Survey: USPS Trusted on Privacy, But Not Government Overall
The "2006 Privacy Trust Study of the United States Government" surveyed 6,000 Americans and sought to "understand the level of confidence Americans have in the many government agencies that routinely collect and use the public's personal data," according to a USPS statement.
The USPS was among the few agencies to improve its privacy trust score. It received 82 percent for 2005, up 4 percentage points from 2004, according to the postal service. The study identified 10 factors to determine an agency's score. These included a sense of security when providing personal information, human contact, secure Web sites and access to personal information, according to the statement.
The Federal Trade Commission was second highest with a score of 78 percent, followed by the Internal Revenue Service at 74 percent, the statement said. But the average trust score of 47 percent was down 4 points from 2004.
The survey focused on whether the public believed the federal government's privacy commitments, said Larry Ponemon, chairman and founder of the Ponemon Institute, Elk Rapids, MI.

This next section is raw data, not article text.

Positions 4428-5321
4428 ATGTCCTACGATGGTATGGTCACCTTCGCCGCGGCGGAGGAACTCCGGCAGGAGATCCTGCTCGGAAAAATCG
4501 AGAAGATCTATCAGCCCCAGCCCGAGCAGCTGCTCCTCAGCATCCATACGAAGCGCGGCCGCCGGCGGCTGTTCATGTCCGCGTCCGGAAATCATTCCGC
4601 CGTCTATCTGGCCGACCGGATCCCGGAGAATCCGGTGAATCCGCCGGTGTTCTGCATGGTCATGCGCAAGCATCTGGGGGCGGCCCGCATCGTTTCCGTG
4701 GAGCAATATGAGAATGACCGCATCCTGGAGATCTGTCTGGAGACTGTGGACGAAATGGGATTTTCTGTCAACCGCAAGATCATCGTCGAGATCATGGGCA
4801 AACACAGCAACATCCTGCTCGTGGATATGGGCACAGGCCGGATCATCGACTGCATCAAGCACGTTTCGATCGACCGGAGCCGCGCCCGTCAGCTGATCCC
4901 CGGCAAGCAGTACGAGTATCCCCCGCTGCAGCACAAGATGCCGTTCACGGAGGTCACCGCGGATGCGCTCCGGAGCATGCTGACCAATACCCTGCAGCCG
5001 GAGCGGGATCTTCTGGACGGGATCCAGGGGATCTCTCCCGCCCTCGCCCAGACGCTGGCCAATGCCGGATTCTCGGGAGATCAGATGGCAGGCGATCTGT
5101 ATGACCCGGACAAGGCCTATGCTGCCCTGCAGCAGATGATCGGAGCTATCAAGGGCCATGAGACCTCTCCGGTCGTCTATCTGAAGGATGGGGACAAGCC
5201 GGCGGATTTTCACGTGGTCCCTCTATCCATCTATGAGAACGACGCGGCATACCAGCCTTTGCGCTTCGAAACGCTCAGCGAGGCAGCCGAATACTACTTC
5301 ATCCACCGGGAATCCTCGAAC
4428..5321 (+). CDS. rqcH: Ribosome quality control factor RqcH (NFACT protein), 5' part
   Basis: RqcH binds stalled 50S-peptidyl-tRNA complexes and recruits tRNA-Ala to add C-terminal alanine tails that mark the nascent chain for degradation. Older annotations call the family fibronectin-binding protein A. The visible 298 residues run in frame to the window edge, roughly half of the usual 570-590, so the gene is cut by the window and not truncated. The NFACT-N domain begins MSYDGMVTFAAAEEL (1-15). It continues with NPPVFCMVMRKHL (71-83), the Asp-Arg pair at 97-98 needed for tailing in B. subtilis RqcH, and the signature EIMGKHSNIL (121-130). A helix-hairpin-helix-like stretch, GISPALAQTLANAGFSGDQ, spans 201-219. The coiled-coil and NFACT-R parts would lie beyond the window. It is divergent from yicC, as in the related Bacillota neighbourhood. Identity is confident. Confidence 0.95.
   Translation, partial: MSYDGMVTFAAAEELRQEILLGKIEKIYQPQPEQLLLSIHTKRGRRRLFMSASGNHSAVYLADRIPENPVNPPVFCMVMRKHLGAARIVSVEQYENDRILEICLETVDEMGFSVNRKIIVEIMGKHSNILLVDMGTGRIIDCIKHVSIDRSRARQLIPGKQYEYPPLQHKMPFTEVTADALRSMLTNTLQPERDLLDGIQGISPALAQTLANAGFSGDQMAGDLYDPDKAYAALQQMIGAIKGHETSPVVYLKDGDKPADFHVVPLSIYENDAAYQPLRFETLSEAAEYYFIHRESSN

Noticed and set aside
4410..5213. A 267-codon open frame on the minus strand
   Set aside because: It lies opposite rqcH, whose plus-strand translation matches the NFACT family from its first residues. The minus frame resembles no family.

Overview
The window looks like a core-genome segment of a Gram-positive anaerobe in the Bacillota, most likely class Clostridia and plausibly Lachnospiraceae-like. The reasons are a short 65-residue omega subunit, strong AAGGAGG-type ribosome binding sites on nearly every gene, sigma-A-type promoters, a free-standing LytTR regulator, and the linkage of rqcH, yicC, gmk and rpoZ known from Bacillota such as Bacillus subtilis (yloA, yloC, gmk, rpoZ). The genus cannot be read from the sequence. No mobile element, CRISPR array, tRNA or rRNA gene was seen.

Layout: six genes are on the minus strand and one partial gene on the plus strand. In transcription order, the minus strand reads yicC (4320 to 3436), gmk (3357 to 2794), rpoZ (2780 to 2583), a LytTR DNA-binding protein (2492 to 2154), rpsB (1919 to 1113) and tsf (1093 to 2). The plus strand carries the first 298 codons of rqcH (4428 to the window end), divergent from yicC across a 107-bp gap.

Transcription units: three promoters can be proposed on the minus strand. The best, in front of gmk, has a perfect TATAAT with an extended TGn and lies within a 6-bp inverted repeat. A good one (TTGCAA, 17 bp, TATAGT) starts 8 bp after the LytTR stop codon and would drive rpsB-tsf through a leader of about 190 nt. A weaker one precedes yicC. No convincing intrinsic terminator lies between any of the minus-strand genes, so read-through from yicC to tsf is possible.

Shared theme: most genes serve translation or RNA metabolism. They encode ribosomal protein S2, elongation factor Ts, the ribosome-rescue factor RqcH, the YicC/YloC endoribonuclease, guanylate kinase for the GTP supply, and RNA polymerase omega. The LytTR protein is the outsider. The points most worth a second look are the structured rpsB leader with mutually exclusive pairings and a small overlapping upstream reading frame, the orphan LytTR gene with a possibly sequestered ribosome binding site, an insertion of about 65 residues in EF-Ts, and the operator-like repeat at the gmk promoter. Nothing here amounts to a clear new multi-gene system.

"We wanted to understand if people thought that these various agencies were actively protecting their privacy and controlling access to the information that was being provided," he said.
Among respondents, 69 percent cited "loss of civil liberties and privacy rights" as their No. 1 concern, up 5 points from 2004, according to the statement. The second-ranked concern was "surveillance into personal life," and third was "monitoring e-mail and Web activities."
"The top three factors for creating trust, according to our study, are a sense of security when providing personal information, limited collection of personal information and one-to-one personal contact," Ponemon said. "Respondents seem to agree that in their daily lives, the postal service delivers on all three and accordingly continues to earn and keep their trust and confidence."